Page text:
I’m very newbie on IPFS subjetcts. I use it just for pinning my NFTs on Teia.art marketplace.
THE THING IS… a few weeks ago all the images from Teia.art appear broken to me and recently I’ve noticed that this may related to the IPFS adress. None of the links open in my browsers and even the IPFS.IO website does not work here.
I’ve aked on Teia Discord channel and someone told me that could be an ‘ipfs gateway timeout’ problem.
Any of you could help me to start seeing IPFS images again?
I deployed IPFS for a blockchain project, there is a need to get the NFT (metadata and picture) from its CID, but our IPFS gives timeout 504, I found to peer our IPFS with strong peers listed here Peering with content providers | IPFS Docs, still it gives timeout for some CIDs.
My question is how to implement a robust IPFS gateway? the same CID gets resolved by some of the public IPFS gateways.
Furthermore, I am running a single IPFS service n inside EKS not IPFS swarm or cluster. (edited)
@danieln thank you for replying,
I am able to get the content which is pinned in our own IPFS. but we have NFT indexer DB which is being updated by NFT metadata and data CIDs.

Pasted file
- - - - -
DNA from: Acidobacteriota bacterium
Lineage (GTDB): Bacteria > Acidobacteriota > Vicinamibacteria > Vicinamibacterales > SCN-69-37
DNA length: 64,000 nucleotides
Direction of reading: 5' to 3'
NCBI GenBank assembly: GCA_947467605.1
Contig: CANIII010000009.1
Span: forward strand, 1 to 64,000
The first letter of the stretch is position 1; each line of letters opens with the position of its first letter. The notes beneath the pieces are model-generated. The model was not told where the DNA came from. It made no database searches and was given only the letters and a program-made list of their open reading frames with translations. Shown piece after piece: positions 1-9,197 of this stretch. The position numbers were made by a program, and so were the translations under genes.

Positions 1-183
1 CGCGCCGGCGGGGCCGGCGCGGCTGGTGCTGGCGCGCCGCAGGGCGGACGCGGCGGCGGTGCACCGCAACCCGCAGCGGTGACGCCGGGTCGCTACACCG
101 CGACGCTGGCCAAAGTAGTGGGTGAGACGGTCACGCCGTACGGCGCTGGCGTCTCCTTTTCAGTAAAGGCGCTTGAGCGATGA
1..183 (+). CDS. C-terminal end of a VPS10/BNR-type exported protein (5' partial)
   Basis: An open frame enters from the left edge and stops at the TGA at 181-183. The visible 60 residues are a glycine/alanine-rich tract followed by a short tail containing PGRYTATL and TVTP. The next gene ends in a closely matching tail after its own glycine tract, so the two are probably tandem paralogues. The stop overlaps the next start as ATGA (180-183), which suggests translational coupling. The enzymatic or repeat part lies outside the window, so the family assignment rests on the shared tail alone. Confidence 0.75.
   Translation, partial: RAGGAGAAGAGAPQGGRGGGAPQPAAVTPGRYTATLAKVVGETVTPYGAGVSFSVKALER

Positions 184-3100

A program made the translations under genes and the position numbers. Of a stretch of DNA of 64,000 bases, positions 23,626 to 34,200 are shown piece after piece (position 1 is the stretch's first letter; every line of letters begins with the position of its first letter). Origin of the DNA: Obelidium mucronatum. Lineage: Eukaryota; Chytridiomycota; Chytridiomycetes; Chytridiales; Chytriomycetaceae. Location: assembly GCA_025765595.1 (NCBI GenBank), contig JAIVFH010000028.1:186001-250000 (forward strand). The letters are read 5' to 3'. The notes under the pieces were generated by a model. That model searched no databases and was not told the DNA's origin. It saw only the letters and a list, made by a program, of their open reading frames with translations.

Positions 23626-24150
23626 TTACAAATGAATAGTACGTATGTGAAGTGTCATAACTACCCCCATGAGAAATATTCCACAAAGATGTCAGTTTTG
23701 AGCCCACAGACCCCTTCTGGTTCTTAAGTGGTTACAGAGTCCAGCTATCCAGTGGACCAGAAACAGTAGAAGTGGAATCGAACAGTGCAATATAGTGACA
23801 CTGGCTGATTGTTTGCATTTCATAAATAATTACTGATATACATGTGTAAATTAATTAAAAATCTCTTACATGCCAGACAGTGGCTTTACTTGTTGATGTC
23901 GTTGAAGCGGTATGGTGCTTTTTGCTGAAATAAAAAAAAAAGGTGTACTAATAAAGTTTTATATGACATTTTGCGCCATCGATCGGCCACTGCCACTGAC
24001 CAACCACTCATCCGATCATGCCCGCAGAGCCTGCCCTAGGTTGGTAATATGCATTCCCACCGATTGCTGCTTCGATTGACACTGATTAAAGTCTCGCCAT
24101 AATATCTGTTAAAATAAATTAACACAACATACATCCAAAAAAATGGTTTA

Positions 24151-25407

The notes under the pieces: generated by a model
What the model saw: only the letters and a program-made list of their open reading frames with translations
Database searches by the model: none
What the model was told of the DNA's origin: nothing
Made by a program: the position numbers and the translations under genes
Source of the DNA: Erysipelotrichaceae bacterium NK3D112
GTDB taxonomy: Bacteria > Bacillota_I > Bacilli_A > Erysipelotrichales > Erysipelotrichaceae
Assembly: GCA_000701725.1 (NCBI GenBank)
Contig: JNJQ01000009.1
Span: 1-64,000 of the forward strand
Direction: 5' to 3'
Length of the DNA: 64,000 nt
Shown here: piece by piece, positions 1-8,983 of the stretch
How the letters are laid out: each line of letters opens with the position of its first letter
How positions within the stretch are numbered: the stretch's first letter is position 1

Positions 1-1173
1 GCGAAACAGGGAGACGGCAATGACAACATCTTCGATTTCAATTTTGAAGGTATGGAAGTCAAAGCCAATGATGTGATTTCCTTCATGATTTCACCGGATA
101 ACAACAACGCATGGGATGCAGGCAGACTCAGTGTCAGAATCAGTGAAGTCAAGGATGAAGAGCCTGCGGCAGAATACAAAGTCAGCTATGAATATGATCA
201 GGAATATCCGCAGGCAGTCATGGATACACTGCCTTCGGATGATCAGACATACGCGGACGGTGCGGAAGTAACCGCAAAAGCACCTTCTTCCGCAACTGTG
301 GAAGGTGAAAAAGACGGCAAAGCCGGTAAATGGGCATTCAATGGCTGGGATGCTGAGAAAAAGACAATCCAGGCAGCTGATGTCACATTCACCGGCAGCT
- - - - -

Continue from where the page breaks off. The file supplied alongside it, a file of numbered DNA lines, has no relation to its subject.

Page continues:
Below is list of the CIDs that our IPFS gives timeout.
I checked those addresses you provided, and, while I was able to retrieve all of them, they each took a long time to find. Meaning, the problem isn’t on your end, it’s just that whoever is providing those blocks isn’t doing a very good job of it. Unfortunately for you, that’s what needs to improve.
Actually, it just means you got them from my node, as they must still be in the cache, and my node does a really good job of providing. Which doesn’t solve your problem, but demonstrates that this can work really well, if it’s done right.
My situation is a little bit complex, but I’ll give you a simplified, more typical version of it:
my ISP assigns one public IP to my router, which then uses NAT to provide connectivity to the various devices in my home. I have set up port-forwarding on the router to make TCP 4001 and UDP 4001 forward to the same ports on my Mac, which the IPFS daemon uses for communication.
the daemon will announce my public IP along with the TCP and UDP ports, which is what other nodes will use to establish a connection.
on occasion, the IP address changes, but the daemon is able to notice and announce my new address when it happens.